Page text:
Does elementary school math affect how much money you'll make?

The Message for Parents and Educators

If the research proves that 7-year-olds who can read well and do simple math become adults with better jobs and bigger homes, then what is the message for parents and educators? What makes some kids better readers and mathematicians than their peers?

One possible answer is that they were simply born that way. Genetics plays a significant role in determining academic achievements. That's why Ritchie and Bates, the authors of the Psychological Science paper, are conducting a follow-up study of identical twins. By comparing the academic success of two people with the same DNA, the researchers can isolate the impact of nature versus nurture [source: Mikulak].

Family income level is another big factor. According to data from the 18,000-person U.K. survey, there is a significant correlation between a child's socioeconomic status at birth and his or her math and reading skills at age 7. Makes sense that families with more money might send their children to better schools or be able to hire tutors to improve skills.

That's good news for rich folks, but what about the rest of us? Luckily, love and attention also go a long way. A study from the Harvard Family Research Project found that parental influence greatly affected early childhood school performance. Factors included a home environment conducive to cognitive stimulation, parental involvement at school and parental involvement in extracurricular activities [source: Lin].

For educators, Ritchie and Bates' findings support the idea of strong common standards across private and public schools. With this data in hand, educators can see the long-term positive effects when even the youngest kids are taught to read and do math at a high level.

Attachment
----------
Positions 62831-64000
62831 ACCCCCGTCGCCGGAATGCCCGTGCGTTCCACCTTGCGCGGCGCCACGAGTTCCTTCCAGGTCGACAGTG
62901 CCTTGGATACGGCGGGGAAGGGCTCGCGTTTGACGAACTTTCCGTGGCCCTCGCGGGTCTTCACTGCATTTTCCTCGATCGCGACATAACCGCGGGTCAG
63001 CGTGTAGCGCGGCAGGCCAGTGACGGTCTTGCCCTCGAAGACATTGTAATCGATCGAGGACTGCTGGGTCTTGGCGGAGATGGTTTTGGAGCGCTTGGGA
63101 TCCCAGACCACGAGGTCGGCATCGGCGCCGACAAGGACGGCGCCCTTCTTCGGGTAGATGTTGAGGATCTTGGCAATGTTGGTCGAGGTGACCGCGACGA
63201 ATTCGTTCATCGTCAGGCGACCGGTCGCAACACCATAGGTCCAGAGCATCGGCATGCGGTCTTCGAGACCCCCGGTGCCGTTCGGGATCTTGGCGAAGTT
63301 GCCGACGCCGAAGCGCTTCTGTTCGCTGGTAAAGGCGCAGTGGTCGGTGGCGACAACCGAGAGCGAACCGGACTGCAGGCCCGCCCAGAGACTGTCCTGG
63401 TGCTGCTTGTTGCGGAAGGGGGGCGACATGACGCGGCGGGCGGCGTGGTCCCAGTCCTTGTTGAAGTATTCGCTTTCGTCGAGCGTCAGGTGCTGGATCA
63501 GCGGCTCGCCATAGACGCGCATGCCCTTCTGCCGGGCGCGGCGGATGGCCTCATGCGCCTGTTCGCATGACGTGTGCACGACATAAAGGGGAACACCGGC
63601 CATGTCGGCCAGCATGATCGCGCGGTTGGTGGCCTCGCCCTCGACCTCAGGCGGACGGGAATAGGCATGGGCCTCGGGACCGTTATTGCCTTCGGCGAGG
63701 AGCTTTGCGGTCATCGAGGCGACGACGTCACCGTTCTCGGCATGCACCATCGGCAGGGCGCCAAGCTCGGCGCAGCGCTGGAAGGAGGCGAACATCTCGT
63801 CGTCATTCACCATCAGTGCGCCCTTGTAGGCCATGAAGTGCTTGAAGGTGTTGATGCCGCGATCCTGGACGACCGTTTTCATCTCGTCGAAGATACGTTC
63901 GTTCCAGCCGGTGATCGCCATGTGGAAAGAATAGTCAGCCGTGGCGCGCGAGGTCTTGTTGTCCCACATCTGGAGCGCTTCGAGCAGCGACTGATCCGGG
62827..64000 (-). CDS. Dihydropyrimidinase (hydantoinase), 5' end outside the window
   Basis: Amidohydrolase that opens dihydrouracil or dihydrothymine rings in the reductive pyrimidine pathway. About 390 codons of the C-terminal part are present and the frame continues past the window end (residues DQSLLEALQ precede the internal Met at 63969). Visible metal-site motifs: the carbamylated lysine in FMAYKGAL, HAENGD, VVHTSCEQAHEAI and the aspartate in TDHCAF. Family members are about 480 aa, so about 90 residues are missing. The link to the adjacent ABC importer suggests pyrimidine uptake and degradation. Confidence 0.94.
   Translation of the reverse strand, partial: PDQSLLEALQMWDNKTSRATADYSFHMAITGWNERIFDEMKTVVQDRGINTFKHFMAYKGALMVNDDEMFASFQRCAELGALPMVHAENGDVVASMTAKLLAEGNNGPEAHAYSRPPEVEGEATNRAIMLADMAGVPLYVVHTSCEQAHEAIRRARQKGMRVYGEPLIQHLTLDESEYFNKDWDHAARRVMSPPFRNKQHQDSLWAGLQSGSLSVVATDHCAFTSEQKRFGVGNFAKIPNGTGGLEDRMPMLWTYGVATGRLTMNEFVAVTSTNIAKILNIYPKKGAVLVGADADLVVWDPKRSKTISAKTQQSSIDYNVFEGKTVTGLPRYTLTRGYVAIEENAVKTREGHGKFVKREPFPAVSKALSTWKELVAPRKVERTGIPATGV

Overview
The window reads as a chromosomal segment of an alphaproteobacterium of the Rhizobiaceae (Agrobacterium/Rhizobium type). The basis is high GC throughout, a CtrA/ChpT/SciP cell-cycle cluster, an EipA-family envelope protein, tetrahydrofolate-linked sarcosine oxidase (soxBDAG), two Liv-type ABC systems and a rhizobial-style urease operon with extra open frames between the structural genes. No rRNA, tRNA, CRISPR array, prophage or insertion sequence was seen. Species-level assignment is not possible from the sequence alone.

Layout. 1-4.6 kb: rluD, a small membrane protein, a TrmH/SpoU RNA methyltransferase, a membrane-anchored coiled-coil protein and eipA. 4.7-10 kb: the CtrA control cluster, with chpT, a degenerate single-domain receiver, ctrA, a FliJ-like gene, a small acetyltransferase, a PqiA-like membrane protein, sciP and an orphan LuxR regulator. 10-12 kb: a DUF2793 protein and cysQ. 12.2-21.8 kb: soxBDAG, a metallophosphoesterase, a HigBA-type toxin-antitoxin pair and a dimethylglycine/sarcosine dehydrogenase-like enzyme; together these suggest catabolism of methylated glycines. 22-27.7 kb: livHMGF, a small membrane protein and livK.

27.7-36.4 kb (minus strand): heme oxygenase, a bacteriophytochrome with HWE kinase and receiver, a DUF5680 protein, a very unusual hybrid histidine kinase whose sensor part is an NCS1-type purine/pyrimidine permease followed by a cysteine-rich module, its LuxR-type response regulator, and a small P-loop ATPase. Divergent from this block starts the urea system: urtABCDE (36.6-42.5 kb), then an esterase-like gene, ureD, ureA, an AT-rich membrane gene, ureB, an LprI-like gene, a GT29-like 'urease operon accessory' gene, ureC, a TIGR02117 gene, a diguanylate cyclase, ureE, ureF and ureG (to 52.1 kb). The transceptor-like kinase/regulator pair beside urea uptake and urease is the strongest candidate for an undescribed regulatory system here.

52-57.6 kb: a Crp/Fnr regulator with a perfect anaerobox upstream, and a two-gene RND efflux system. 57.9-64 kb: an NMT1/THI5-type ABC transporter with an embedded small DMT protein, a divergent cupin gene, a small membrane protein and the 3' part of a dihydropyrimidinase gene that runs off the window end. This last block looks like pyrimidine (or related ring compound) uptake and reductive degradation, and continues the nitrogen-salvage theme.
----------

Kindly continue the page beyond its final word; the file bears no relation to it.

Author's Note: Does elementary school math affect how much money you'll make?

I want to thank Stuart Ritchie at the University of Edinburgh for taking time to answer my questions and clarify his findings. At first, I didn't understand the big deal about his and Timothy Bates' conclusion that early childhood academic achievement pointed to financial success later in life. It seemed pretty obvious, right? If a kid comes from an advantaged background — educated parents, a safe and stimulating home environment — he or she is more likely to do better in school, get into a better college, get a better job and earn a better salary. But Ritchie made it clear that the correlation between first-grade reading and math skills and later success was wholly independent of things like parent education level or even the kid's IQ. The surprising message is you don't have to be born rich or hyper intelligent to achieve a high socioeconomic standing. If you master the basics at an early age, you will be on track to succeed in school and in your career. That gives me hope as a parent, and reason enough to get out those multiplication table flash cards.

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  • Dubow, Eric; Boxer, Paul; and Huesmann, Rowell. "Long-term Effects of Parents' Education on Children's Educational and Occupational Success: Mediation by Family Interactions, Child Aggression, and Teenage Aspirations." Merrill-Palmer Quarterly. July 2009. (May 16, 2013)
  • Ganzach, Yoav. "A dynamic analysis of the effects of intelligence and socioeconomic background on job-market success." Intelligence. March-April 2012. (May 16, 2013)
  • Lin, Qiuyun. "Parent Involvement and Early Literacy." Harvard Family Research Project. Oct. 2003. (May 16, 2013)
  • Mikulak, Anna. "Early Math and Reading Ability Linked to Job and Income in Adulthood." Association for Psychological Science. May 8, 2013. (May 16, 2013)
  • Ritchie, Stuart., PhD. candidate, Department of Psychology, University of Edinburgh, e-mail interview (May 14, 2013).
  • Ritchie, Stuart J. and Bates, Timothy C. "Enduring Links from Childhood Mathematics and Reading Achievement to Adult Socioeconomic Success." Psychological Science. May 2013. (May 16, 2013)